In response to your statement about PG&E’s long neglected outdated infrastructure. Since the late 1990s, PG&E has invested billions in infrastructure upgrades. PG&E has state-of-the-art technology across its entire power grid. An insulated high voltage wire called “tree wire” can be effective in certain circumstances. It is certainly not a substitute for a well-designed underground system.
The problem with a tree wire system is that it always has uninsulated sections to accommodate connections and switching devices. The tree wire is supported by utility poles and crossbeams. Posts and rails cannot stop a falling tree. They cannot support the additional weight produced by ice and snow. They cannot stop the destructive power of high winds and lighting. All of these problems with the tree wire system have the potential to start a fire.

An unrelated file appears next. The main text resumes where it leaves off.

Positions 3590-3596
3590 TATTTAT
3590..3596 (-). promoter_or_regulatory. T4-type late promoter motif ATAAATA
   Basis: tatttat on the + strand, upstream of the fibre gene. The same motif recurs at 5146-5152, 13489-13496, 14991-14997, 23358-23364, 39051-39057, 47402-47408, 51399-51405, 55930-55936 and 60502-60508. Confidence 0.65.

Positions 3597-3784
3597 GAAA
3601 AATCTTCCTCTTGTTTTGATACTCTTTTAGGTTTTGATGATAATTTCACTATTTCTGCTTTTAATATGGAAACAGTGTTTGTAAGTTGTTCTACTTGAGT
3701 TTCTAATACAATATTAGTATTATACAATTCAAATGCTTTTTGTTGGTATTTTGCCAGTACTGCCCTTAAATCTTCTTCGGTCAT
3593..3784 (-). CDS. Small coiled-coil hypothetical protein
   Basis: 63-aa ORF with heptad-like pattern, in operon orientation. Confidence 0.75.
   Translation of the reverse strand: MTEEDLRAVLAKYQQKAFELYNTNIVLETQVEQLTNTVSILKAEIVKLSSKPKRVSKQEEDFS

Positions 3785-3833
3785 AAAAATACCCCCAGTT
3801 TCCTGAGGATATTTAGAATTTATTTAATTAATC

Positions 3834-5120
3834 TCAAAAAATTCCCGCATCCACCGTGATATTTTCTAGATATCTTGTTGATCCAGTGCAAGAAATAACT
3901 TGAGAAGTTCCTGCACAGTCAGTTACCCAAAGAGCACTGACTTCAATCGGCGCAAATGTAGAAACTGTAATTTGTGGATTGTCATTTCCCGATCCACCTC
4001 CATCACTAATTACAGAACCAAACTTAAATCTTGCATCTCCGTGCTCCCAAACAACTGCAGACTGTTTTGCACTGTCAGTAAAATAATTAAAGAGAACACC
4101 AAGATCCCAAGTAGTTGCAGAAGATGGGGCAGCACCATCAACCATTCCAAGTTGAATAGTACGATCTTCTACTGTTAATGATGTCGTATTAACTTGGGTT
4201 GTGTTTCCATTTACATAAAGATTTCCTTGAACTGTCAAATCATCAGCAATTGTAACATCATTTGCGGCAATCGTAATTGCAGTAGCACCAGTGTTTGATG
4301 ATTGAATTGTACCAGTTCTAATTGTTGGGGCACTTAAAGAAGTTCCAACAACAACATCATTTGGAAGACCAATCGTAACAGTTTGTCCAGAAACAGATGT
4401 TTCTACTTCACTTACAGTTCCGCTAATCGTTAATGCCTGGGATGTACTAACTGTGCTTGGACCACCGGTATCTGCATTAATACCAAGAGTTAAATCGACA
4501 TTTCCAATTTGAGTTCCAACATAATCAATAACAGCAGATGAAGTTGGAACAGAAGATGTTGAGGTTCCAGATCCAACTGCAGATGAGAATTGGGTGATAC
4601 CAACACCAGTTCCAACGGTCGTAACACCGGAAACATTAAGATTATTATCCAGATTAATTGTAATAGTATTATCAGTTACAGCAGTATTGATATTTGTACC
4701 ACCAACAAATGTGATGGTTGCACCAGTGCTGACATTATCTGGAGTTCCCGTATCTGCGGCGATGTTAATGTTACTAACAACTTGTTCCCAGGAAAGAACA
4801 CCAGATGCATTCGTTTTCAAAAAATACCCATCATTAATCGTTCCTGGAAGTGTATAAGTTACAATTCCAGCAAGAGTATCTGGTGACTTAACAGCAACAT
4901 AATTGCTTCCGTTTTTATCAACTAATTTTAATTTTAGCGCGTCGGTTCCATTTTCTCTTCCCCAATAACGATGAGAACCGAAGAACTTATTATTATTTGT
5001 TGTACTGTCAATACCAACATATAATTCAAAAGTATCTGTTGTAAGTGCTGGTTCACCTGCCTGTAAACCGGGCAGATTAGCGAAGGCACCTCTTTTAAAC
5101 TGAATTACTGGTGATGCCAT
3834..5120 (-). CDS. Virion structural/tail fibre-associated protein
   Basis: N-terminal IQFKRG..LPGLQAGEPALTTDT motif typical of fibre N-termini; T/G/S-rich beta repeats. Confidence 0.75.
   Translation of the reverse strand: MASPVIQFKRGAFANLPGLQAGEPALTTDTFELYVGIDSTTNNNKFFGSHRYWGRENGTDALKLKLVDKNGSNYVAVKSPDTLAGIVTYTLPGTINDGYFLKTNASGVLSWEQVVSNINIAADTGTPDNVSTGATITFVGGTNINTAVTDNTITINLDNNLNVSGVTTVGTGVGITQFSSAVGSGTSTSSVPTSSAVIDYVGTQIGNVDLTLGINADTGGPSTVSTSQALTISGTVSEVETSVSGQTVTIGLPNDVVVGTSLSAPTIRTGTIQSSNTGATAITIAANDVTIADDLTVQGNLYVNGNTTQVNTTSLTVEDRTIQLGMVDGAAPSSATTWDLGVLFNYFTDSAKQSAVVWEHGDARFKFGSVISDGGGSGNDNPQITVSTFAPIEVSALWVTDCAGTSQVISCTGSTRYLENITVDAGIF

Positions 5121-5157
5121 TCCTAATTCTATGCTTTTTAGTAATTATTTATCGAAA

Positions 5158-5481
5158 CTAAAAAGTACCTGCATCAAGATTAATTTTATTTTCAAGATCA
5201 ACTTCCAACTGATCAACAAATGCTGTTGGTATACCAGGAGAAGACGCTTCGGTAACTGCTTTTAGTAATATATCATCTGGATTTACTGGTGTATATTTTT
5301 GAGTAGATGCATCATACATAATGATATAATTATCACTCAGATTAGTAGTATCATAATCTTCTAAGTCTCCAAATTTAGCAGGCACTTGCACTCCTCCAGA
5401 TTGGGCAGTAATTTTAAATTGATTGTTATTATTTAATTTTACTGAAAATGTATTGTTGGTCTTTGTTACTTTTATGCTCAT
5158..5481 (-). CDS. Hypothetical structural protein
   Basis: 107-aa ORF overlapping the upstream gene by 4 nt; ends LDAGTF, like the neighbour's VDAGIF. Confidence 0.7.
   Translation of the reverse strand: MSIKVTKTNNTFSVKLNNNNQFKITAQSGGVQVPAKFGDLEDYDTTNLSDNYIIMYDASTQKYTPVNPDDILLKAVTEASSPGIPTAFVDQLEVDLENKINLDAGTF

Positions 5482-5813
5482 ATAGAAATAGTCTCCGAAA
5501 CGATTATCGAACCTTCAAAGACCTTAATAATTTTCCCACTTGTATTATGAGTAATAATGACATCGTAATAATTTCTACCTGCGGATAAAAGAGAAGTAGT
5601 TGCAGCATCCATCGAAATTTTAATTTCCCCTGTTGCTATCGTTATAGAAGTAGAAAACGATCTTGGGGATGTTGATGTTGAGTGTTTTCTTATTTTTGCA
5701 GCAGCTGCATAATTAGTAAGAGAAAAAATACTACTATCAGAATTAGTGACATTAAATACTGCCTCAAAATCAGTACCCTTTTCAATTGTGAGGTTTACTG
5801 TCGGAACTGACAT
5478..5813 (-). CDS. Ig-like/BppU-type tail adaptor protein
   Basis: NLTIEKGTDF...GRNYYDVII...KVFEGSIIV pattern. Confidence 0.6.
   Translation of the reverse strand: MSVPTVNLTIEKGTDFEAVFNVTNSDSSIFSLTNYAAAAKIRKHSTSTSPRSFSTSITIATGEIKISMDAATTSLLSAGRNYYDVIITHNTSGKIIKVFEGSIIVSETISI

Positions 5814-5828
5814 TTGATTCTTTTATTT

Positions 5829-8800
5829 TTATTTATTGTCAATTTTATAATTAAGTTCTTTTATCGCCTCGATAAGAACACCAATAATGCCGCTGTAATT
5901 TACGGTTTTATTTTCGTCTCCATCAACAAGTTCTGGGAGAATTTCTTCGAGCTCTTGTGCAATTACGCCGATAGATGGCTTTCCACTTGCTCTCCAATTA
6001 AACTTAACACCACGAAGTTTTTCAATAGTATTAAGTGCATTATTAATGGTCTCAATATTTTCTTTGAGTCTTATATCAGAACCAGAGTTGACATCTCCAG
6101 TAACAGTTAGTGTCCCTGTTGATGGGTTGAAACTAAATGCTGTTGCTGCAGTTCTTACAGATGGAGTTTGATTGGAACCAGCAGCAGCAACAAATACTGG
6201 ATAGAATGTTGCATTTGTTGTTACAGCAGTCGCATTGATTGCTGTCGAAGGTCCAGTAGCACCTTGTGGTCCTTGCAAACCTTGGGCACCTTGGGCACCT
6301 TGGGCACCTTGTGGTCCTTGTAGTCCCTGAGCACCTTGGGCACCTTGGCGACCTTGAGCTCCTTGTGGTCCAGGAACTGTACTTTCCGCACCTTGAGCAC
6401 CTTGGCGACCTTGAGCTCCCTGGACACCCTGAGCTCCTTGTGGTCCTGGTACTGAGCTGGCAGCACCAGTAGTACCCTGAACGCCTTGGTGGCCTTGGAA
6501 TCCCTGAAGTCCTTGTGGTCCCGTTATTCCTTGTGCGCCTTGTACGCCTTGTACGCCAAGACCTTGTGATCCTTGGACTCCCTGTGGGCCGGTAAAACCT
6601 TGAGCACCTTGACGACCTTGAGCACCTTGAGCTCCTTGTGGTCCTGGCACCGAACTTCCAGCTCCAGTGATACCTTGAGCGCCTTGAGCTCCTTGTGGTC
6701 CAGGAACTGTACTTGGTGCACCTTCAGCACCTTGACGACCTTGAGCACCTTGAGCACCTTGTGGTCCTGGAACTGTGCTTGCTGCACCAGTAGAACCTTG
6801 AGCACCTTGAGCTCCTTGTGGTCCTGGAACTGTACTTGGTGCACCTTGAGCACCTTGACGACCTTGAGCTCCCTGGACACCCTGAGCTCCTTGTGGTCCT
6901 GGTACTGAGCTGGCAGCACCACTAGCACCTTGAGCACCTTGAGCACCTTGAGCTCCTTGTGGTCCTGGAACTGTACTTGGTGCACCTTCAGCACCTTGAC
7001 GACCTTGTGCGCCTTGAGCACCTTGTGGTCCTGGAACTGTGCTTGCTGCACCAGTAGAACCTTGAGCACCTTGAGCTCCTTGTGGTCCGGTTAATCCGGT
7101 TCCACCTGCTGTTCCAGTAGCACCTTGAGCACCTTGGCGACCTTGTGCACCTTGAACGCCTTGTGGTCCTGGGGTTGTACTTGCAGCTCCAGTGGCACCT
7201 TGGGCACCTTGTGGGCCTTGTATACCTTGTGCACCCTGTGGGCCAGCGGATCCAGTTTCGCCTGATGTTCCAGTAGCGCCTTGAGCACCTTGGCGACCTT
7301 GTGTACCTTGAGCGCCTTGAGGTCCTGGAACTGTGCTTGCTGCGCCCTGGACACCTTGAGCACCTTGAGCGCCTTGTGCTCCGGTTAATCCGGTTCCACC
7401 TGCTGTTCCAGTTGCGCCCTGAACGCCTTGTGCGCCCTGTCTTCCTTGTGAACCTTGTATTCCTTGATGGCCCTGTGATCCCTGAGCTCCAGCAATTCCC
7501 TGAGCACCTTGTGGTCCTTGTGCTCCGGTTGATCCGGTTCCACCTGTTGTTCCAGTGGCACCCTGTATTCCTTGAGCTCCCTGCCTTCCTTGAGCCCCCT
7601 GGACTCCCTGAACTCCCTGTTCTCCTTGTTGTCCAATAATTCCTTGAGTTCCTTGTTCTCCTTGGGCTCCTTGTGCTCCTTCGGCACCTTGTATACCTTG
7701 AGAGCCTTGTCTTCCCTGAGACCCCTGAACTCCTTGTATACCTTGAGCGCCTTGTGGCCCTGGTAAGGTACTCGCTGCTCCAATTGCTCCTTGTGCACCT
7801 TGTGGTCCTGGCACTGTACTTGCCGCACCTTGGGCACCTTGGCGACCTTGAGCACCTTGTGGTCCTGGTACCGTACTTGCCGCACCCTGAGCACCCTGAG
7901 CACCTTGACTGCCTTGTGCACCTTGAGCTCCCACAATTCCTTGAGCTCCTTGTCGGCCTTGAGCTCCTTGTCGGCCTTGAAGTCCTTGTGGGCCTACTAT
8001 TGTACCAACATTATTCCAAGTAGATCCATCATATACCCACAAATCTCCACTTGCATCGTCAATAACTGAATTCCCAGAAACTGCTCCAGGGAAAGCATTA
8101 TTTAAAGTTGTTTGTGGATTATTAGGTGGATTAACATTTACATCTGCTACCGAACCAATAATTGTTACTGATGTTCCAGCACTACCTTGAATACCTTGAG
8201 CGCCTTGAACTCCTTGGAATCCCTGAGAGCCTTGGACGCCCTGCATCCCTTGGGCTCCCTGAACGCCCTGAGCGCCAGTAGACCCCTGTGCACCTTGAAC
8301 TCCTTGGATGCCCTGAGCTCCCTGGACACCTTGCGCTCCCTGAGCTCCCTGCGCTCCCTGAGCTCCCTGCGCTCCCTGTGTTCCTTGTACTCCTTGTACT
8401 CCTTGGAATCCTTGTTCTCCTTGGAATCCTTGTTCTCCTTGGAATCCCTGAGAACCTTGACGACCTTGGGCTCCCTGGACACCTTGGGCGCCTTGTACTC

The new tree wire has good insulation value. Over time, this insulation value can change. Outdoor temperatures, internal wire temperatures, wire expansion and contraction due to amperage fluctuations, and air pollution all cause tree wire insulation to degrade. Remember we are talking about tens of thousands of volts and hundreds of amps flowing under that damaged insulation.
Initially, a high voltage underground system takes time and money, but in the long run it will be easier to maintain and be a better system to prevent fires. As a retired construction lineman, I know PG&E wants to keep your lights on and your safety.
—D. Nicholas Evans, Chico